upcoming grant deadline: 03/01/2019

upcoming grant deadline: 03/01/2019

back to blog

Kulu Mele presents Wemilere: Parade of the Orishas on February 16

Kulu Mele presents Wemilere: Parade of the Orishas
Saturday, February 16, 5 p.m.
Taller Puertorriqueño, 2600 N 5th St, Philadelphia, PA 19133
Free & Open to the Public

A wemilere is a celebration. This wemilere, choreographed by Dorothy Wilkie (LTA '07, WOO '04, '02), introduces and celebrates eight of the most important orishas (deities) in Yoruba culture; Elegba, Ogun, Ochosi, Yemaya, Oshun, Oya, Shango and Obatala. The music is arranged by John Wilkie. Dorothy Wilkie also did the costume design. The Orishas will be danced by members of Kulu Mele African Dance and Drum Ensemble.

The orishas portrayed include: Elegba, the orisha of roads and doors, who stands at the crossroads of the human and the devine. Nothing can be done in either realm without his permission. Ogun, an ironworker, laborer, hunter and warrior who wields a machete. He is the protector of his people. Ochosi, an archer, an unerring marksman and the lord of justice. Ochosi hunts for the truth. He carries a crossbow in his hands. Oshun, the goddess of sweetness and love, who succeeds in returning Ogun to his people after a long absence by tempting him with dances and honey. Yemaya, the goddess of the ocean and rivers, including the River Ogun. Her name means "the mother whose children are the fish.” Shango, the god of thunder and lighting, who is one of the most powerful and feared orishas. Oya, a fierce warrior and the ruler of storms and winds. She assists people with transformations. Her name means "she who tore.” Obatala, the king of the white cloth. He dances with a white horse's tail in his hand. He promotes peace and compassion, as well as clean living and clarity of thought.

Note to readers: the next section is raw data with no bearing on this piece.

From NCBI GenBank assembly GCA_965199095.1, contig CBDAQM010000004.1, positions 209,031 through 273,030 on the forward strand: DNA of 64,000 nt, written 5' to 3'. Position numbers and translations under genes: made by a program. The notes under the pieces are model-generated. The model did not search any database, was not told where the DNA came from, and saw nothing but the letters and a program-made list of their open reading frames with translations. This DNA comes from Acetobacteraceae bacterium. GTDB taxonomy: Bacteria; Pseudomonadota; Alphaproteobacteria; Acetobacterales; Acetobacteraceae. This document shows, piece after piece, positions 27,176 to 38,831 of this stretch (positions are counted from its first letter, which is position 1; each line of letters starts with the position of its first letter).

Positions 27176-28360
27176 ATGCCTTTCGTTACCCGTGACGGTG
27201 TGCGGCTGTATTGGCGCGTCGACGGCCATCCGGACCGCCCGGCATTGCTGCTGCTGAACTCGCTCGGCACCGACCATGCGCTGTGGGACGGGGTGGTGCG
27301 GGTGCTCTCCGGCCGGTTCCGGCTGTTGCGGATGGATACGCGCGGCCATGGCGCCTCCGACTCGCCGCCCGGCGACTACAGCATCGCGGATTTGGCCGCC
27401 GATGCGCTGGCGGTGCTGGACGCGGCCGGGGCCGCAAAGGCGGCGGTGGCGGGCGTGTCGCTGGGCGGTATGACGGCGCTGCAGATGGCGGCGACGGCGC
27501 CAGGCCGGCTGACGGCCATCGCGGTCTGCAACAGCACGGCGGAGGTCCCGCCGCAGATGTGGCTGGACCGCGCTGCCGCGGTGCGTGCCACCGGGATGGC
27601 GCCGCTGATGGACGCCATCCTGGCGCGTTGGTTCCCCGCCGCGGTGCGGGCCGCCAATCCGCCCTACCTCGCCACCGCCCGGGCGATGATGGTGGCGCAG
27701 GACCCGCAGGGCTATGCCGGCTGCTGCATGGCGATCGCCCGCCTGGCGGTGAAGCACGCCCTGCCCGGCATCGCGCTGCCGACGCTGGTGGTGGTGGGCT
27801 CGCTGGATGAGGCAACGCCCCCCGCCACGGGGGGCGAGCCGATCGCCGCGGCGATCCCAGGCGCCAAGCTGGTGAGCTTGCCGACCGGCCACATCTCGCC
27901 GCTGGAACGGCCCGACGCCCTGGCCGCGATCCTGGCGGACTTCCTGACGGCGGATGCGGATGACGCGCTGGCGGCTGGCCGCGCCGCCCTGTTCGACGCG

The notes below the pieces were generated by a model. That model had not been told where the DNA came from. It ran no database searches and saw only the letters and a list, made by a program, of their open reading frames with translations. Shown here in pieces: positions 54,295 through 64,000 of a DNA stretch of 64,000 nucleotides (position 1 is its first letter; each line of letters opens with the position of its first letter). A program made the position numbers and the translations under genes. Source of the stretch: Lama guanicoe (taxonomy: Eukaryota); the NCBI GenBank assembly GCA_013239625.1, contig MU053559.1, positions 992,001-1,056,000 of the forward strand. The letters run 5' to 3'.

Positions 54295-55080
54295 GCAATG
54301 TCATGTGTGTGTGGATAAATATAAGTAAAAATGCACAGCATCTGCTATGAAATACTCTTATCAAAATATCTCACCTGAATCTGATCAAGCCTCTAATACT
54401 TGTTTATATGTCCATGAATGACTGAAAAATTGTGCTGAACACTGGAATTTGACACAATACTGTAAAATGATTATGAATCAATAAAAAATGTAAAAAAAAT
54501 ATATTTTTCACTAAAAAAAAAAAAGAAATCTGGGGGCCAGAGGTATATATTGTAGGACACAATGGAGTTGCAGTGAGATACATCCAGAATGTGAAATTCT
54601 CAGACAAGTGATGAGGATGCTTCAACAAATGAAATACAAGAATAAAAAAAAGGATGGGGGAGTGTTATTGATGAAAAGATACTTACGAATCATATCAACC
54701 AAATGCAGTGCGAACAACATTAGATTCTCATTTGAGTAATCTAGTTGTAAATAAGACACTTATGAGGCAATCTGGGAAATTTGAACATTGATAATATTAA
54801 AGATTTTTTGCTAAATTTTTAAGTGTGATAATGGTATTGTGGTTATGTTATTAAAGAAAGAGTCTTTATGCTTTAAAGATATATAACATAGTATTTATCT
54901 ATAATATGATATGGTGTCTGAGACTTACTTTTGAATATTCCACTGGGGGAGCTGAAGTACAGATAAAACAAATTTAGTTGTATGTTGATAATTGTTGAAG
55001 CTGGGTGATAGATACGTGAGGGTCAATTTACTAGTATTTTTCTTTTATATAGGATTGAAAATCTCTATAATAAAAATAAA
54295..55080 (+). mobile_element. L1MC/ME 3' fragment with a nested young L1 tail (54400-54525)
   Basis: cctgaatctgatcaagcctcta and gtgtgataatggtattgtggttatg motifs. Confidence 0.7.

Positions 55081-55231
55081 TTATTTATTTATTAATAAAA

Wemilere will be preceded by a 10-minute drumming interlude featuring Afro-Cuban rhythms. Following the live performances, a 12-minute documentary film by filmmaker Aidan Un will be screened. Un's film explores Kulu Mele's September 2018 cultural immersion in Santiago de Cuba, where Kulu Mele worked in studio with the renowned Afro-Cuban dance and drum company, Ballet Folklorico Cutumba. Kulu Mele studied with Cutumba in preparation for the development of Kulu Mele's 50th anniversary production, Ogun & the People, a full-length dance-drama choreographed by Dorothy Wilkie, which will premiere in Philadelphia in Fall 2019. This afternoon's performance will conclude with an audience and artist Q&A.

RSVP/more info at https://www.facebook.com/events/335996967002763/

The project is organized by the African American Museum in Philadelphia, Taller Puertorriqueno, and Kulu Mele African Dance & Drum Ensemble presented as part of 2019’s PhilAesthetic: AAMP Celebrates the African Diaspora in Philly and Taller’s 23rd Annual Arturo A. Schomburg Symposium. PhilAesthetic: AAMP Celebrates the African Diaspora in Philly has been generously supported by PNC Arts Alive. Learn more at www.aampmuseum.org/philaesthetic. Major support for Ogun & the People has been provided by The Pew Center for Arts & Heritage.

back to blog back to top